Brad R. Conrad, Ph.D. is the Education and Workforce Development Manager within the Partnerships and Outreach Division at the National Institute of Standards and Technology (NIST) Office of Advanced Manufacturing (OAM). Brad received a Ph.D. in physics from the University of Maryland – College Park and a B.S. in physics with a minor in history from the Rochester Institute of Technology (RIT).
Prior to NIST, Brad served as the Director of two membership societies for the American Institute of Physics: the Society of Physics Students and Sigma Pi Sigma, the Physics and Astronomy Honor Society. There he supported a network of over 800 undergraduate physics and astronomy student groups at two-year/four-year institutions and +80,000 lifetime members. Earlier he was a tenured Associate Professor of Physics and Astronomy at Appalachian State University, where his research focused on nanoelectronics, acoustics, and microscopy. Before becoming a professor, he was a National Research Council (NRC) Fellow at NIST in the Electronics and Electrical Engineering Laboratory where he studied the electrical properties of organic single crystals.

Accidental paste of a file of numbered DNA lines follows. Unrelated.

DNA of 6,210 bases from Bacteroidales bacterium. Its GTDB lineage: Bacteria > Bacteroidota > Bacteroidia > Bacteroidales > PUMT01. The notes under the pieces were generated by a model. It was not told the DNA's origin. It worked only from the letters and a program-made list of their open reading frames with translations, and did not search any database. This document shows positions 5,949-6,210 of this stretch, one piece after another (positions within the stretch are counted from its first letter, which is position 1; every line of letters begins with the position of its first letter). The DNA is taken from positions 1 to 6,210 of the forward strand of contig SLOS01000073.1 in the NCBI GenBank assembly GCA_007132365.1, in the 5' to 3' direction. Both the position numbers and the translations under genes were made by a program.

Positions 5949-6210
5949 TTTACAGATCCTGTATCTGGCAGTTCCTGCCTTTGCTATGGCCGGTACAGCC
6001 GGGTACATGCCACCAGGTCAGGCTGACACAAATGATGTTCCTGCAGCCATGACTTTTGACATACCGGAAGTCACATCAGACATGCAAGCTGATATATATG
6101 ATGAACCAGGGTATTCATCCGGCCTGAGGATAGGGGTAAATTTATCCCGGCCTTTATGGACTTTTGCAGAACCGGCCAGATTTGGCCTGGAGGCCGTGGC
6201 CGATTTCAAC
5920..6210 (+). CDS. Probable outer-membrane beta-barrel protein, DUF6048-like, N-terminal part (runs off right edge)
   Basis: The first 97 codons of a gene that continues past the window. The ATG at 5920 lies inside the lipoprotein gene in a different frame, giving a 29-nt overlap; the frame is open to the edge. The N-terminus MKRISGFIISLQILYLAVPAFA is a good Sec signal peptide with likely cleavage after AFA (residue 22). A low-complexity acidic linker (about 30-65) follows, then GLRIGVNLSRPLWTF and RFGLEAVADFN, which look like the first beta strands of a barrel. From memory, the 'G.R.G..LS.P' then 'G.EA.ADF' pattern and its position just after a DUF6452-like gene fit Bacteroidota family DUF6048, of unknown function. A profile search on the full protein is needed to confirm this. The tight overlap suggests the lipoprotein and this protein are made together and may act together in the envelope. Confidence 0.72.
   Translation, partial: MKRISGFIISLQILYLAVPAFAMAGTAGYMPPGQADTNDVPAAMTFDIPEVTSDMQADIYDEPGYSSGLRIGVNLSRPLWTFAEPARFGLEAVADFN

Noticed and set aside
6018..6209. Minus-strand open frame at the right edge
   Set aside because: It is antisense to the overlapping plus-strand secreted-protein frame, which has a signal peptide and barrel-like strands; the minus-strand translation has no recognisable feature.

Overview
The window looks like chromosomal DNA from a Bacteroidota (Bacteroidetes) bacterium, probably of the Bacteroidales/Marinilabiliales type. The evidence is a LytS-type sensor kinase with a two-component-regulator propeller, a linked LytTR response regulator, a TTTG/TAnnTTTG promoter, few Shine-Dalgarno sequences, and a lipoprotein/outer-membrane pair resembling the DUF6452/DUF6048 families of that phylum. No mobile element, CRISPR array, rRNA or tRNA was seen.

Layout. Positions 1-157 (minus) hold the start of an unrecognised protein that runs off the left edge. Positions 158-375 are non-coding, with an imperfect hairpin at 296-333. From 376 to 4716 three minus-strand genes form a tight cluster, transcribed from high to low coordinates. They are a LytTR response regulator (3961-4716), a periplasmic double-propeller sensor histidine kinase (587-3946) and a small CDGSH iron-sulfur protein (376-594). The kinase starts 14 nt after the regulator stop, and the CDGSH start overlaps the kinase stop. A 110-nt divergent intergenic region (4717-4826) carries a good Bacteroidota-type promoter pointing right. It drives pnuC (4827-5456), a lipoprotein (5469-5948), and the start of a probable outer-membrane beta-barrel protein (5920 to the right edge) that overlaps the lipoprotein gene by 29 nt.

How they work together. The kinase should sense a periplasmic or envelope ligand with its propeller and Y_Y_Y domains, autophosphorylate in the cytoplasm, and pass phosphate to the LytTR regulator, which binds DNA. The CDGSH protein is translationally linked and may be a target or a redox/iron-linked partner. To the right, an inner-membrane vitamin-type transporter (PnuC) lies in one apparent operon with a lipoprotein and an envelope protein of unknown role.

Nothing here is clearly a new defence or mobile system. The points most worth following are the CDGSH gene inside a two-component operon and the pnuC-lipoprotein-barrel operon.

Brad has given over 200 talks at national conferences or universities and published articles on workforce skills and technical careers for undergraduates. In addition, he has served as Director/Chair for many large U.S.-based education and workforce-based conferences, served as Executive Editor for several physical science education publications, mentored over 50 research students, and served/chaired several committees for various associations. Brad has served as a committee member on the U.S. Liaison Committee for the International Union of Pure and Applied Physics.
At OAM, Brad strengthens collaboration across education and workforce development initiatives for Manufacturing USA and participating U.S. government agencies and leads advanced manufacturing education and workforce development partnerships and outreach opportunities to expand awareness and engagement with industry stakeholders, educators, workers, and students.